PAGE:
A Culture of Accessibility Through Policy and Communications for an Accessible Library

You want your library to be a welcoming place for all students, including students with disabilities. What are you doing on the administrative end to ensure your policies and public communication, such as information on your website, work in harmony with your good intentions? This workshop will be the delivered from the perspective that policies are a tool of communication. They communicate culture to internal constituents and offer practical information to external constituents. Learn about the social justice model of disability and its practical application for policy makers and those charged with public facing communication. How do you provide services for students when you may have to deal with the reality of an older building that is “grandfathered in ” and not yet ADA compliant? How should the social justice model of disability affect the policies we create from collection development to instruction? Unfortunately, some libraries are not able, due to various institutional constraints, to change policy. The information in this presentation can also be used to create public communications on your website, such as an FAQ that would communicate your good intention as well.

The presentation will take place on Tuesday, December 11th, 2018 at 1pm CST via Zoom. Register here: https://ala-events.zoom.us/webinar/register/021b671e3a0852778c34be5db4a05ad8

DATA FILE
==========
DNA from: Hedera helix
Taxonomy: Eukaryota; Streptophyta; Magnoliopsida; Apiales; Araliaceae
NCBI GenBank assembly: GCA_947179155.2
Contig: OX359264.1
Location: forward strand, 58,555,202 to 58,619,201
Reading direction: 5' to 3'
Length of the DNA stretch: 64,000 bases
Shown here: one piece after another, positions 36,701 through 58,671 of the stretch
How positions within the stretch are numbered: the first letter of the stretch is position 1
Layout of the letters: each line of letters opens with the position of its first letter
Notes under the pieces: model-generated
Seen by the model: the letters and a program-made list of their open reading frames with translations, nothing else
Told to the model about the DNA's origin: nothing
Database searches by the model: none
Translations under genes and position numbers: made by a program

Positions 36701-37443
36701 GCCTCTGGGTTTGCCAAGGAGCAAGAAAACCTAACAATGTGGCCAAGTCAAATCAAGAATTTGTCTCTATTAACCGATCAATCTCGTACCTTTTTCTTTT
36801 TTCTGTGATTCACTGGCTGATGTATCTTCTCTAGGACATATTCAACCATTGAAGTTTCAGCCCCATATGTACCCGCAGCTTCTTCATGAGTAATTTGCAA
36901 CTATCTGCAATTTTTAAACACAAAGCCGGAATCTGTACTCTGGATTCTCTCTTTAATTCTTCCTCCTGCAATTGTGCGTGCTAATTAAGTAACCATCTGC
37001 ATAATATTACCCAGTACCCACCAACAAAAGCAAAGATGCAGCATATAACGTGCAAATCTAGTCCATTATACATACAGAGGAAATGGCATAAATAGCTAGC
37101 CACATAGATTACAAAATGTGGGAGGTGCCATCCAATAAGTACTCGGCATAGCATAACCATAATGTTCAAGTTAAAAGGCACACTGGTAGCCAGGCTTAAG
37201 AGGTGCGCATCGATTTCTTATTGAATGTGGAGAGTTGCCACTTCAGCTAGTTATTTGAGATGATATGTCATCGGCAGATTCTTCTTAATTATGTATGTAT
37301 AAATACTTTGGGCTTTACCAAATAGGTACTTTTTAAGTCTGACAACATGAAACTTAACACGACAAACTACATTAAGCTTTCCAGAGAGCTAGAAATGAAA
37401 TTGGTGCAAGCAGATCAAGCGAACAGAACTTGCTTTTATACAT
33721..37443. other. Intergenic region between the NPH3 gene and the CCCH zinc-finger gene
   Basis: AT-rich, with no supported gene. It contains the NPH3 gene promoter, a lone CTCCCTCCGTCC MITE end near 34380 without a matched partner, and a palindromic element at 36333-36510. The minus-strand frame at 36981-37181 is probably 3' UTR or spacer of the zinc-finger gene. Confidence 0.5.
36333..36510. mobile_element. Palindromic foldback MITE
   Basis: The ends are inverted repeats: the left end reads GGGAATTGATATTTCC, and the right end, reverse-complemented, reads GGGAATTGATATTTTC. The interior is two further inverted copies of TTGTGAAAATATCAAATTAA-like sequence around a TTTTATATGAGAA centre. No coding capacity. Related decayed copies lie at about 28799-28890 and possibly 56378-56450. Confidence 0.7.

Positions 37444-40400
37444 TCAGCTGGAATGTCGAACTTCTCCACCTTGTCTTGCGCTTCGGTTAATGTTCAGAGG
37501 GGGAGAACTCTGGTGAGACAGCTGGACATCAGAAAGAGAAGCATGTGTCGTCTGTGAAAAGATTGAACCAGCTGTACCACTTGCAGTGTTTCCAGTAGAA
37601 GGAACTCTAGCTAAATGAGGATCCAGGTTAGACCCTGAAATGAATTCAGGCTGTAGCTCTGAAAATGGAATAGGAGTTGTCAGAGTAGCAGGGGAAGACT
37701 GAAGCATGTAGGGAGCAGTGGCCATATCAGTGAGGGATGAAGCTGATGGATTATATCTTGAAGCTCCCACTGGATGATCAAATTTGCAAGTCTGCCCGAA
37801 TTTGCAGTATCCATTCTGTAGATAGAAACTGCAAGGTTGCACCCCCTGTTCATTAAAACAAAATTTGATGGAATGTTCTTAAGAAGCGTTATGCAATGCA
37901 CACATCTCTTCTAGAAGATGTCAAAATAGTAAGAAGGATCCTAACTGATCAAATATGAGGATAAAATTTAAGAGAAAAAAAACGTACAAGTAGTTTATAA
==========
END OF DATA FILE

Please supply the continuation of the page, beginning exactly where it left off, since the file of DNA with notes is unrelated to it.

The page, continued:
Sponsored by the ACRL ULS Professional Development Committee.

Moderated by Laura Gariepy, Chair of the ACRL ULS Professional Development Committee

Presenter
Angie Brunk, MLS, MA is an experienced public service librarian and is nearing completion of an MAS in Human Factors and Usability testing (think user experience design) and has been specializing in accessibility. She has taught basic graphic design courses for communications majors and incorporated basic graphic design into her practice as a librarian. Ms. Brunk has published conference proceedings and presentation on various aspects of accessibility and libraries. Her most recent was a poster and short paper for the Cambridge Workshop on Universal Access and Assistive Technology. Other recent projects include accessibility audits for a library software vendor and a museum. In addition to being born with a visual impairment, she has served on disability services advisory boards at three universities and worked with numerous students with disabilities. She is currently an Instruction Librarian at Missouri Western State University.

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